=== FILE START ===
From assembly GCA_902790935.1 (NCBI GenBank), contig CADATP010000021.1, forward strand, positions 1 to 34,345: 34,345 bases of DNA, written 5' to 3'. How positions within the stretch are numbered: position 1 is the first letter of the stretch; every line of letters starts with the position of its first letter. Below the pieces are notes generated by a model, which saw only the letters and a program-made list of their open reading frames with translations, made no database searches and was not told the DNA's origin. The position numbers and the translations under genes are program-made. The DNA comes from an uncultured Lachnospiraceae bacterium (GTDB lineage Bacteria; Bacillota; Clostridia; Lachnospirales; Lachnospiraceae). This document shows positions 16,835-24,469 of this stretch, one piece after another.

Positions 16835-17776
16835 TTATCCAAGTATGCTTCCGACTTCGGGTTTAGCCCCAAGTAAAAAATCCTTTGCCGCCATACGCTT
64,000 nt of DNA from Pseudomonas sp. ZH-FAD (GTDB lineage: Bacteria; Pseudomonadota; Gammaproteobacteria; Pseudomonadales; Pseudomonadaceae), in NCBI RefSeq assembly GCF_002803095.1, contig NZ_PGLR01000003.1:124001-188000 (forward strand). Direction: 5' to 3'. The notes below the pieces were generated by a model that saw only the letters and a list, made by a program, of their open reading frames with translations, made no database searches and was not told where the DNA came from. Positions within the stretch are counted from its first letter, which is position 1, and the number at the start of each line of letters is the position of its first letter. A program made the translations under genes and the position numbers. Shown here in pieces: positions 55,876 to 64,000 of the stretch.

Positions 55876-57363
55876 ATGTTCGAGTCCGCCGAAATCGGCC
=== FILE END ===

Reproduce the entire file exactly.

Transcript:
From assembly GCA_902790935.1 (NCBI GenBank), contig CADATP010000021.1, forward strand, positions 1 to 34,345: 34,345 bases of DNA, written 5' to 3'. How positions within the stretch are numbered: position 1 is the first letter of the stretch; every line of letters starts with the position of its first letter. Below the pieces are notes generated by a model, which saw only the letters and a program-made list of their open reading frames with translations, made no database searches and was not told the DNA's origin. The position numbers and the translations under genes are program-made. The DNA comes from an uncultured Lachnospiraceae bacterium (GTDB lineage Bacteria; Bacillota; Clostridia; Lachnospirales; Lachnospiraceae). This document shows positions 16,835-24,469 of this stretch, one piece after another.

Positions 16835-17776
16835 TTATCCAAGTATGCTTCCGACTTCGGGTTTAGCCCCAAGTAAAAAATCCTTTGCCGCCATACGCTT
64,000 nt of DNA from Pseudomonas sp. ZH-FAD (GTDB lineage: Bacteria; Pseudomonadota; Gammaproteobacteria; Pseudomonadales; Pseudomonadaceae), in NCBI RefSeq assembly GCF_002803095.1, contig NZ_PGLR01000003.1:124001-188000 (forward strand). Direction: 5' to 3'. The notes below the pieces were generated by a model that saw only the letters and a list, made by a program, of their open reading frames with translations, made no database searches and was not told where the DNA came from. Positions within the stretch are counted from its first letter, which is position 1, and the number at the start of each line of letters is the position of its first letter. A program made the translations under genes and the position numbers. Shown here in pieces: positions 55,876 to 64,000 of the stretch.

Positions 55876-57363
55876 ATGTTCGAGTCCGCCGAAATCGGCC